-       a straight penis (in erection)

-       a urethral meatus situated, if possible, at the end of the glans  

-       urination with a straight, well-aimed stream

-       a penis of aesthetically normal appearance

The straightening of the penis is carried out to permit the individual to have satisfactory sexual relationships later on.  The creation of a urethral meatus as close as possible to the glans, or even at the tip, using new procedures, is designed to make it possible to urinate standing up, without misdirection of the stream of urine. The position of the newly created urinary meatus also permits insemination for reproduction. Finally, the objective is also to render the penis as close as possible to 'normal' in appearance.

3.2. Principles of surgery

According to Paparel et al. (2001), the current approach to hypospadias is governed by three fundamental principles which should, if possible, be dealt with at the same stage (Paparel et al., 2001); they are:  

-       correction of chordee 

-       reconstruction of the missing piece of urethra (urethroplasty)

-       reconstruction of the ventral side of the penis

Before going into any further detail on the techniques currently utilized by pediatric urologists specializing in the surgical approach to hypospadias - known as 'hypospadiology' (Sheldon & Duckett, 1987) - I will briefly review the history of surgery for hypospadias as well as providing an overview of the main changes which have taken place regarding opinions about the best age for the operation.

4. Surgery for hypospadias: an historical view

Surgical treatment for hypospadias has long represented  'a great challenge' (Perovic, Scepanovic, Vukadinovic et al., 2000; Macedo & Srougi, 1998), for generation of surgeons and pediatric urologists, and it is very likely to remain so in the future.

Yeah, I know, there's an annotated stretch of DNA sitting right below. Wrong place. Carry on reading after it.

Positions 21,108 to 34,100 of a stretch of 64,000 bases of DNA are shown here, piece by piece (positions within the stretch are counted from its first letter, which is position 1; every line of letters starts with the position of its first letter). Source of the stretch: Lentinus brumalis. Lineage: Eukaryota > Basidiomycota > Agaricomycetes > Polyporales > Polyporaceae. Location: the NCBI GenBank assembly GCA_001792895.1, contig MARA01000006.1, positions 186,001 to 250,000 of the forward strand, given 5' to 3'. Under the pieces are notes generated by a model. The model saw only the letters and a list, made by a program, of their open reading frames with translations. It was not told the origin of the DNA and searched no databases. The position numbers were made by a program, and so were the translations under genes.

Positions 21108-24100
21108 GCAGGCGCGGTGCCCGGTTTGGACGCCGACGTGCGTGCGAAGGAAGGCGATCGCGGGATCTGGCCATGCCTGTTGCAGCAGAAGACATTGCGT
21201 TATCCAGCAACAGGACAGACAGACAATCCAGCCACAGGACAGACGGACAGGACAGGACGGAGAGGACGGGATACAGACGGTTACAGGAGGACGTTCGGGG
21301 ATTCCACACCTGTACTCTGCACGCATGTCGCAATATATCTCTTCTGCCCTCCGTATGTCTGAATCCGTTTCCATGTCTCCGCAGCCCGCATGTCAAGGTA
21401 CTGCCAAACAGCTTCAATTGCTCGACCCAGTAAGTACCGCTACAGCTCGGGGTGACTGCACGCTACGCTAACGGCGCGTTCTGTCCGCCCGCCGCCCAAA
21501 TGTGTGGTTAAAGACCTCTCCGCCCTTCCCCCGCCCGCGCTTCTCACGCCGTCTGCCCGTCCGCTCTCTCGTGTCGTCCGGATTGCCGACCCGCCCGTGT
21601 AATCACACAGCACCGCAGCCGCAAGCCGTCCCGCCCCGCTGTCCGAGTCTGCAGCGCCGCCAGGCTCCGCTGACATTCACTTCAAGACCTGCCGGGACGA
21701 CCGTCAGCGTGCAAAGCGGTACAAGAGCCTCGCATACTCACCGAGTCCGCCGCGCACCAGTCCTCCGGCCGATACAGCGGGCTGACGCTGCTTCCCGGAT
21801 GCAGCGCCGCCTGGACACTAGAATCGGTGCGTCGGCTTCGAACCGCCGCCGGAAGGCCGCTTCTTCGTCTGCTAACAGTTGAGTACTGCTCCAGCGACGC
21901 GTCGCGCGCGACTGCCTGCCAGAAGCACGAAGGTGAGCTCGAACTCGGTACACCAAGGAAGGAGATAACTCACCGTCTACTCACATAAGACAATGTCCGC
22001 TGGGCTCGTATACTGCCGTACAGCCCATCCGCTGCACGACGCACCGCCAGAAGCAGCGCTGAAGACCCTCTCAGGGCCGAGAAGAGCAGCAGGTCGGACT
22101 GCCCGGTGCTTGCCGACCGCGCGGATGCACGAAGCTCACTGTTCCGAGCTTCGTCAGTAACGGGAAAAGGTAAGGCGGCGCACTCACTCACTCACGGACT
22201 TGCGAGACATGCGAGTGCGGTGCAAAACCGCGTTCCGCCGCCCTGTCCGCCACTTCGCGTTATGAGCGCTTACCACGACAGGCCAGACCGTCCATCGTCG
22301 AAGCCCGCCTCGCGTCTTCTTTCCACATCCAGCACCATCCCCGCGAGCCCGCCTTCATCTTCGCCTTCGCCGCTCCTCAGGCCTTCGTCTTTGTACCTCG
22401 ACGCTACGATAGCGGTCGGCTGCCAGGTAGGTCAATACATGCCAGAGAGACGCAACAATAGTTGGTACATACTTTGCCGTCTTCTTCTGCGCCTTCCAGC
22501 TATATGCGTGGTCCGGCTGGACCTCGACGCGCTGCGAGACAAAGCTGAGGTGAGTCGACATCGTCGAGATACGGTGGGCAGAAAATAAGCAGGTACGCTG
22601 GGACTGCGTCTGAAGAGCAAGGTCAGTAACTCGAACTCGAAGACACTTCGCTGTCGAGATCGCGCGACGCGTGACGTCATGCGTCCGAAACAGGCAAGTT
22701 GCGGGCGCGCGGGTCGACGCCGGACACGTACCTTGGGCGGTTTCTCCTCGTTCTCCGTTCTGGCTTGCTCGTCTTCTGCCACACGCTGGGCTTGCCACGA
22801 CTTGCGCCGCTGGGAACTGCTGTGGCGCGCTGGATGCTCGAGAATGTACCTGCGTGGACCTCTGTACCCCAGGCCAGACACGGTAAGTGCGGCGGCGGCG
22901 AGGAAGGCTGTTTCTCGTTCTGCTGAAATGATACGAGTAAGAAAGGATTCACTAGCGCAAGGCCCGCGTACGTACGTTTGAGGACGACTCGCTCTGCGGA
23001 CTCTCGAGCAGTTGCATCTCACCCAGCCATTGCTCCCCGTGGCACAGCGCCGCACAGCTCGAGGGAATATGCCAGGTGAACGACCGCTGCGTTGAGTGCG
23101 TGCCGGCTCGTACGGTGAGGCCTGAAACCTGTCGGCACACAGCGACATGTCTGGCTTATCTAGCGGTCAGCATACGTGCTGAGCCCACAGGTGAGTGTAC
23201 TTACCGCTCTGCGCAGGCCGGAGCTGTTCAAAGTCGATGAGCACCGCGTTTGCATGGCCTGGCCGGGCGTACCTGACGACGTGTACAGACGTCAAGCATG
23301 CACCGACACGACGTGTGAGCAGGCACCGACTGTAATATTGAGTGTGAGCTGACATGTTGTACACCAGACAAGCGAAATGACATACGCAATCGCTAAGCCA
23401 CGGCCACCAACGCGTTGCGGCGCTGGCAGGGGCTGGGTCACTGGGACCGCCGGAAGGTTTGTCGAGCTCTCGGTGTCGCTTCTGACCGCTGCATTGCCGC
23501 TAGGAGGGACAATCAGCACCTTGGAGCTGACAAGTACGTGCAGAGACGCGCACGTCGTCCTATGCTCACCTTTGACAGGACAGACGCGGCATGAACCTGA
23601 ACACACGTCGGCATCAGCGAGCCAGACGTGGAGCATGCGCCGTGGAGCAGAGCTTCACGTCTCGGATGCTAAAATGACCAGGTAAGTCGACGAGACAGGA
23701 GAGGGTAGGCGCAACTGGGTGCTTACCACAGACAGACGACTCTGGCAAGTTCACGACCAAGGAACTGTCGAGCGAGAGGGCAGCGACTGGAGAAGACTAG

While different types of surgical treatment have been mentioned over the centuries [23], the 'modern principles' of surgery for hypospadias were only described for the first time during the 19th century and beginning of the 20th century, in Europe, by German and French surgeons (e.g., Dieffenbach, 1936 et Tiersh, 1869 ; Duplay, 1874 ; Novè Josserand, 1897 ; Ombrédanne, 1923 ; Mathieu, 1932) (Smith, 1997). Moreover, the techniques in use today mainly stem from modifications based on discoveries made by the pioneers of this surgery (Santanelli, 2002).    

The surgical procedures in existence during the 20th century have been divided into two main types: multi-stage reconstructive techniques and single stage reconstructive techniques.    

In multi-stage procedures, a first operation was necessary to correct the chordee.  Urethroplasty only took place afterwards, necessitating one or more operations (Horton & Devine, 1972). These procedures, used during the major part of the last century, and which used multiple skin grafts [24] as substitute material for the urethroplasty thus lengthening the time taken for the operation, are not in use today [25]. In the field of surgery for hypospadias, as stressed by Babut (1996, p. 64), 'the ideas are evolving and certain principles have been abandoned'. If some surgeons still make use of multi-stage techniques, these are no longer likely except in very severe cases (Ferro, Zaccara, Spagnoli & al., 2002 ; Gershbaum, Stock & Hanna, 2002).

The single stage procedures are surgical procedures which permit correction of chordee and urethroplasty in one and the same operation. These procedures, mostly using penile skin (skin from the penis or prepuce), were introduced during the 1960s, then popularized around the 1980s (Lottman, 1998). They have never ceased to be remodeled and subtly improved (Belman, 1997). In the last few years, hypospadias repair has seen unprecedented evolution. Reconstruction work, originally purely functional, has today combined with aesthetic repair work of increasing finesse  (see for example, Hoebeke, De Kuyper et Van Laeke, 2002).  

5. The preferred age for surgery

5.1. Changes in the timing